Red / Yellow / Orange Bell Peppers

Why are these colorful peppers so much more expensive than their green brethren? My local groceries often see the brighter varieties of bell peppers for approximately $1.50 each while the green ones go for about a third that price.

I have a couple of theories but no real idea as to what the deal is with the higher price.

Theory #1
I think* that all shades of bell peppers come from the same plant but the red / yellow / orange / etc. colors come from letting the green ones ripen longer. This may be more labor intensive and produce less peppers as you have to keep the pests away for a longer period of time and have to wait to harvest until they are just the right shade. This would make them more expensive to produce and therefore more expensive to buy.

** Theory #2**
Before these other shades were common, they were sold at a higher price as a “gourmet” type of produce. Available on a limited scale and pricier than the common green variety. As production increased the prices remained the same because this allows even greater profit. Production costs go down but you still charge the same “gourmet” price.

Anyone care to enlighten me?

Theory #1 is just about right.

Immature peppers are green. As the peppers ripen, the color changes. The longer you leave the fruit on the plant, the fewer peppers the plant will produce. Low yield = greater cost to produce = higher price. Here’s an article form Purdue Horticulture that explains it in a little more depth.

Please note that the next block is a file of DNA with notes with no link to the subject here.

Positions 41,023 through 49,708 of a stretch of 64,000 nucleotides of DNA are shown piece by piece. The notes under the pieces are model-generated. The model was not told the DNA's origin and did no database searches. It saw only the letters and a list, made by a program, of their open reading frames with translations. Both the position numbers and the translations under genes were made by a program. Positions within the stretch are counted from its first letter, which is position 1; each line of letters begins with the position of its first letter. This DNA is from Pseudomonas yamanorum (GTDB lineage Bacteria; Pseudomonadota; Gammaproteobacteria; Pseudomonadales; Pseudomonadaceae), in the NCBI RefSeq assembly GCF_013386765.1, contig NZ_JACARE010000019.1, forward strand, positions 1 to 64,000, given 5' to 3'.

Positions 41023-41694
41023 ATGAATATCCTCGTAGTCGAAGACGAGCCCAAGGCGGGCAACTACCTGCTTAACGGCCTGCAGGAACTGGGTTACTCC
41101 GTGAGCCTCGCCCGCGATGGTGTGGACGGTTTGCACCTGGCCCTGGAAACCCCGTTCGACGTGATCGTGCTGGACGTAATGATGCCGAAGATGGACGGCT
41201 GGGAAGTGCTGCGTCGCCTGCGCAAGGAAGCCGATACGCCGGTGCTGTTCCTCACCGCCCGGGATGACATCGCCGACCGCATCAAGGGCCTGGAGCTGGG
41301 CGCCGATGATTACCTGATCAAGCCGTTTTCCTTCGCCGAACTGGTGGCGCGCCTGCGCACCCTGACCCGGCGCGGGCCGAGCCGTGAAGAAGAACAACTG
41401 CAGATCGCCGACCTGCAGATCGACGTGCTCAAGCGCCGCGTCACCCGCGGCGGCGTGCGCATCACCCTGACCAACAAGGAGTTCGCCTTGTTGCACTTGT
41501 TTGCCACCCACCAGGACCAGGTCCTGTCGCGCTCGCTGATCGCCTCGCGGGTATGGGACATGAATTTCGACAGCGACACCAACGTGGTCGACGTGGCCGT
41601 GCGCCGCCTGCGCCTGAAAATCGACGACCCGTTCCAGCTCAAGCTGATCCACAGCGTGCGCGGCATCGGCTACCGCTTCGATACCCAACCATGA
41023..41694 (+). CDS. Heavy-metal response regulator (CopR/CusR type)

Thanks evilhanz!

A pepper plant will have a specific color that the fruit will ripen into. A plant that produces orange peppers will not produce yellow ones that turn orange, then red or vice versa. They change from green to their final color. The earlier poster was correct that the immature peppers are the green ones that you get in the grocery store. The orange, yellow and red ones have a far better flavor as they have fully ripened.
If anyone reading this is a gardener and is tempted by the “chocolate” peppers you see at the nursery, don’t bother with them. I’ve grown them twice and they are smaller, and the purple color fades to green when you cook them. Purple bells are excellent though, however you don’t get many mature peppers that way.

All of the above responses, while true enough, miss one point. I am almost certain that unripe peppers (as with most unripe fruit) will have a longer shelf life. So there is also more wastage with the red, etc., peppers.

And Mangetout’s Handy Hijack Hint™:
If you’re buying red peppers for salads, go ahead and buy the nice firm, crisp ones, but if you’re planning to cook them, look for the darker ones and even better if they are soft and slightly wrinkled (as long as there are no bruises or mushy bits); the flavour will be better.